Finnish maternity package

My maternity package finally arrived!! Ever since I moved to Finland almost 13 years ago and my SIL received her maternity package for their first child, I have looked forward to the day I would be pregnant and get my own maternity package from KELA (The Social Insurance Institution of Finland). This has been a long time coming, but it has finally arrived! 

As I wrote in my last post, the mail notification came on Wednesday afternoon, but Mr Siili and I didn’t get home until 7pm. I know that our local post office is open until 8pm, so I rushed to go get it before they closed. What I didn’t count on was that they would close early on Wednesday because Thursday was a national holiday (Ascension Day). So, I had to wait until Friday after work to pick it up! And then I waited some more until Mr Siili got home from basketball practice to open it. Torture, I tell you!

What is a maternity package you ask? It is basically a starter kit with almost everything a new mother (and father) would need for their child to come into their life (adoptive parents can get this too). There are onsies/bodysuits, pants, shirts, leggings, romper suits(?), sleeping bag, towel, hairbrush, book, toy and more! All the stuff comes in a big sturdy box (that can be used as a crib). 

A new maternity package is published each year. The items in the package are mostly the same from year to year, but the colors change. My package contents are from the year 2011 (2012 won’t be sent out until late summer/early fall as they had so many of the previous year still).

To receive this package, the mother needs to fill out a KELA form, attach a certificate from the doctor stating that the pregnancy has lasted at least 154 days and that the mom has been seen by the doctor before the end of the fourth month of pregnancy. (If you don’t go to the doctor before then, I don’t believe you are entitled to this benefit, free.) This box of stuff is valued around 350€ or so I’ve been told. If you decide you don’t want the package or if this isn’t your first child and you still have everything you need, you can opt to receive a money benefit instead (although the amount is less than the package itself). Also, if a Finn is living abroad, they can buy one of these packages to be sent to them.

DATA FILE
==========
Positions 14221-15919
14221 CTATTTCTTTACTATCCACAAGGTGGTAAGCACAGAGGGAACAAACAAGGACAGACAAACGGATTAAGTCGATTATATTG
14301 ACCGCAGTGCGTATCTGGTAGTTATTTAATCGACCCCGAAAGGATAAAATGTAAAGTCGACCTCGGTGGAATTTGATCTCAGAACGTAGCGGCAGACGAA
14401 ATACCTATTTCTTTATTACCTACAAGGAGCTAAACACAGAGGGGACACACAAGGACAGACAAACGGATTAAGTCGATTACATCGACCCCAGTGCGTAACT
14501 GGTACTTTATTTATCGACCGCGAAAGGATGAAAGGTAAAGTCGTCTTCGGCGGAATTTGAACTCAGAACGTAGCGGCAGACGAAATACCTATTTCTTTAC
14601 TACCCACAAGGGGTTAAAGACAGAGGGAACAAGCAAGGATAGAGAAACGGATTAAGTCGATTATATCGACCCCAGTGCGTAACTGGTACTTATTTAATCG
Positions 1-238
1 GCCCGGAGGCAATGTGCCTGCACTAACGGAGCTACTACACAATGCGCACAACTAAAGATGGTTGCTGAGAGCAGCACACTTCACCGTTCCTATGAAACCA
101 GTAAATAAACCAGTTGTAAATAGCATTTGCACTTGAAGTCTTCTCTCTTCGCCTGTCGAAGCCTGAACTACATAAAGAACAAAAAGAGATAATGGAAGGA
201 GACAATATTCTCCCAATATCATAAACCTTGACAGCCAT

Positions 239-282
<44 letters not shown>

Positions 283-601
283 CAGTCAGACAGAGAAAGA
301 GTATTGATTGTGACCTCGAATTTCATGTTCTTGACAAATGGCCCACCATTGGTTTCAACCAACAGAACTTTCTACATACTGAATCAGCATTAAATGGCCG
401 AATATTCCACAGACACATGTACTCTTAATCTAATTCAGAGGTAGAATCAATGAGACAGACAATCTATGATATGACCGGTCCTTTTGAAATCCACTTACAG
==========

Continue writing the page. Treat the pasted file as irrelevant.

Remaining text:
A quick history of the maternity grant:
This maternity package and/or cash grant for Finnish mothers has been around since 1938. Although, in the beginning this grant was meant only for low-income mothers. By 1949, all mothers were able to apply for this grant. Each year, around 60 000 grants are awarded by KELA and of those 40 000 are in the form of the maternity package. Most all first time mothers choose the maternity package and those mothers (first time or not) who don’t choose the package, can receive 140€ in cash. The colors of the package are neutral so that the clothes can be used for boys and girls alike.

Now I can’t wait until we move (next weekend) so that I can wash all of these clothes and start putting them where they belong on their shelves and in drawers.

Below are the pictures I took of my box. If you want to see professional pictures, with descriptions of each item, click the link in the first paragraph of this post.

The box with the blanket, sleeping bag, snowsuit (mittens & booties in the hood) and light suit.
Everything else still packed in the box.
(Mattress at the bottom of the box not pictured anywhere.)
Knitted suit (left) and romper suits (no idea what these would be called in the US).
More romper suits.
Bodysuits!
Play suit, leggings & sweatpants.
Hats of all types, mittens (with the smiley face) socks and 2 cloth diapers of different brands.
Bib, duvet for the blanket (top center), towel, washcloth, muslin squares, etc.
Book (Little Reindeer’s day), toy, condoms (for mom & dad), thermometer, hairbrush, nail scissors, bra pads, lotion (I love this lotion: non scented and not greasy, but soothes the skin) and a toothbrush.

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15 thoughts on “Finnish maternity package

  1. That's very generous, I don't think this is given in Sweden. I'm glad you and baby is doing well, please know I'm still here, reading by the sidelines. Best of luck with the move! P.S I went back in your back log and shared the link to your pulla (cinnamon roll) recipe in my comment section, hope you don't mind!

  2. Holy crap! Look at all of that stuff!!! I mean, that a TON of stuff! What a great program! Do you see a lot of babies around Finland wearing the same things?

  3. I heard rumours about the bounty that is in KELA boxes, but wow! – it's more amazing than I imagined! Since both my girls were born overseas we never got to have our own treasure trove. Now I'm thinking we should have paid to have it shipped to us – the clothes are gorgeous and so practical – exactly what a new parent needs!

  4. That's impressive! I don't think we have that kind of service for new mom's here in Germany, at least I've never heard about it from the moms I know. But that kind of stuff is one of the many things I like about the Northern European nations…

  5. Pingback: 8 Unique and Shocking Baby Rituals Around the World | | When On Earth - For People Who Love Travel

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